New Testament (NT) accounts of an abyss refer to a hellish region from which a wild beast emerges to temporarily destroy prophets after they have completed their mission. The Abyss in the NT is likewise described as a prison for evil spirits (Luke 8:31; Rev 9:1-2; 11; 11:7-8).

In the modern era, the invention of the bathysphere and the submarine opened the door for pulp fiction and Hollywood “B” movies about underwater horrors.

An underwater abyss is also found in the widely respected science fiction film, The Abyss.

Sci-fi also depicts the abyss motif in outer space. In several episodes, Star Trek Voyager’s Captain Janeway stands perilously above an almost bottomless cylinder within a Borg ship.

Likewise, Star Wars‘ Luke Skywalker perches on a ledge over an abyss in the evil Emperor’s Death Star. And Star Wars Episode 1: The Phantom Menace is chockablock full of strange subterranean beings.

In psychoanalytic terms, Freudians tend to see the abyss as a symbol of the mother’s womb or the tumultuous forces of the instinctual id.

Jungians tend to regard the abyss as an archetypal image of the collective unconscious.

Regardless of the psychological school or religious group one adhers to, generally speaking it seems that a fear of total destruction coexists with a hope for victory over, and order arising from, the dark chaos of the abyss.

Twilight Zone episode “The Shelter” (1961).

As Rod Serling put it in the close of the 1961 Twilight Zone episode “The Shelter,” in which apparently normal American neighbors go beserk during an atomic bomb scare:

For civilization to survive the human race has to remain civilized.

¹ Actually, the idea of the abyss runs throughout most aspects of modern culture, to include comics and gaming. See:


The Borg

The Borg Queen and Seven of Nine – Image via Tumblr

In the American TV show Star Trek: The Next Generation, the Borg are a disturbing species of cybernetic organisms whose sole purpose is to increase their alleged perfection by assimilating the intelligence and technology of weaker life forms throughout the galaxy.

Their technology enables them to psychically connect to a collective like a termite colony. Individuality is unknown and the Borg exist in a dark synchrony of de-individualizing amalgamation.

Among other things, they arguably represent the Orwellian extreme of unreflective political, corporate and religious yesmen and yeswomen who do whatever they’re told by authoritarian figures without heeding their own conscience.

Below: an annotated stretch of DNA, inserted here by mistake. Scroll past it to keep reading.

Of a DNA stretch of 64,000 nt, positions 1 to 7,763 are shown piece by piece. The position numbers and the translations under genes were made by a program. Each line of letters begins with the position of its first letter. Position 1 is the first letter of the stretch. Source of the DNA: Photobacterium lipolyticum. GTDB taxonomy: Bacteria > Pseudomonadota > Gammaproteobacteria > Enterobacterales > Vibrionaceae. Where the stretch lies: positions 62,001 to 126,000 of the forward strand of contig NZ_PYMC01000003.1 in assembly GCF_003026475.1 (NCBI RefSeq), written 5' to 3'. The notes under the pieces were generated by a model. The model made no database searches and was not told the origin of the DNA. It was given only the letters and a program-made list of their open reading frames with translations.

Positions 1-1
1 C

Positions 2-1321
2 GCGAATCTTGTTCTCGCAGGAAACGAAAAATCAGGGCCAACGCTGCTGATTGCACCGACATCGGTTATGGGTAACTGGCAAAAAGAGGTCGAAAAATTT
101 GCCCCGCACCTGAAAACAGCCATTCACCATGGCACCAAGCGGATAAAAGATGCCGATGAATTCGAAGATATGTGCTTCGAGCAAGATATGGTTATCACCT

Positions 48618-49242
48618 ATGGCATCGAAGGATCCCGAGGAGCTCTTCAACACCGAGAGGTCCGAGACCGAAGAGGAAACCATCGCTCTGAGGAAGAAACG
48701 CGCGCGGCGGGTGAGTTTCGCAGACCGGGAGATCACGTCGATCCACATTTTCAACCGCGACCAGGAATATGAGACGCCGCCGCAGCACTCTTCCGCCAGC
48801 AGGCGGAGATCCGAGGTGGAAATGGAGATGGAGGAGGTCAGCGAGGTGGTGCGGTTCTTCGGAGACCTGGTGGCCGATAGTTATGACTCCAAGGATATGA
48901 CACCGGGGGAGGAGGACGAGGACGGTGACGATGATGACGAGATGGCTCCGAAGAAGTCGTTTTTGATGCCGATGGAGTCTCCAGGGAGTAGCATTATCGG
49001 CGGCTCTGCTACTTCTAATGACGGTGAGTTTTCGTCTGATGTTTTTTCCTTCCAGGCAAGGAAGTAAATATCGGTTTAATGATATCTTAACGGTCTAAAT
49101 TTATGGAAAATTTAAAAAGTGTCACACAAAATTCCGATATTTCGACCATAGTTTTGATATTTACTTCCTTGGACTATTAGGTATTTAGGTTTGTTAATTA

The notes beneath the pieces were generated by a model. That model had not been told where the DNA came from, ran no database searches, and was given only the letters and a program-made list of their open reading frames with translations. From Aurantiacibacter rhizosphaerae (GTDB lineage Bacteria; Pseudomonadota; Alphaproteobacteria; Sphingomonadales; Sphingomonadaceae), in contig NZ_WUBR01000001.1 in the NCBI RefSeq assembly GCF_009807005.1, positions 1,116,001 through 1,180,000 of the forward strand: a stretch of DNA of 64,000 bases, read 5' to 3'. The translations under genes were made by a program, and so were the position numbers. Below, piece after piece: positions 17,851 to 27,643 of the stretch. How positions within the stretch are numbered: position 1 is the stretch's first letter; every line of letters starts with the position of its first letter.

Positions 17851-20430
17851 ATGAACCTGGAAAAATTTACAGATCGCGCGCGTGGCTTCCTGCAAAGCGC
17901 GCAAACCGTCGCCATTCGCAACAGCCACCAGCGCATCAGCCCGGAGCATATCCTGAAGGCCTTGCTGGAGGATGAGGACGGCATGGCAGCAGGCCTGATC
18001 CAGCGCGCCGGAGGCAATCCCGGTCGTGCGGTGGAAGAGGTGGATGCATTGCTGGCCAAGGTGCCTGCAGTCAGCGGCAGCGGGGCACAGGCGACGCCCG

The Borg image is particularly effective as it recasts previous Frankenstein and zombie myths within a futuristic scenario of techno-gloom. An interesting and optimistic twist, however, appears with the character Seven of Nine (played by actor Jerry Ryan and introduced in Star Trek: Voyager) who was once abducted by the Borg but is gradually re-humanized among the supportive crew of the Federation starship Voyager.

In the feature film Star Trek: First Contact (1996) we’re introduced to the hideously compelling Borg Queen—again, not unlike the Queen of a termite colony. She’s a frightening but, for some, darkly attractive creature who in the TV series Voyager is jealous of Captain Katherine Janeway, arguably a symbol of American drive and determination. Indeed, heroic Federation starship captains like James T. Kirk, Jean-Luc Picard and Katherine Janeway represent the very opposite of the Borg’s chilling refrain: “Resistance is Futile.”

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Commander Chakotay

English: Robert Beltran on Fedcon 15 Conventio...

Robert Beltran on Fedcon 15 Convention, May 2006 in Fulda, Germany – Photo credit: Wikipedia

Commander Chakotay is second in command in the science fiction TV show Star Trek: Voyager, played by actor Robert Beltran (Eating Raoul, 1982)

As one of the Maquis peoples, Chakotay is often sought for spiritual assistance, usually in the form of guided meditation based on Native American beliefs and practices, such as controlled dreaming.

The Maquis descend from a Native American tribe which, hoping to preserve its traditions, departed from Earth to settle on the planet Trebus. Chakotay was born on Trebus several hundred years later.

Chakotay, for the most part, plays a supportive, nurturing (yin type) role as confidant to the willful and strong (yang type) Captain Katherine Janeway. But once in a while he’ll challenge her command decisions if he believes he’s in the right, especially with regard to the Maquis crew members aboard the Enterprise.

This character dynamic between Chakotay and Janeway was interesting in the 90s (when the show first ran) because it inverted traditional sex role stereotypes. Sure, Cagney & Lacey were around in the 80s and The Bionic Woman in the 70s, but a “feminine” man standing behind a “masculine” woman was, perhaps, something of a first for big time TV.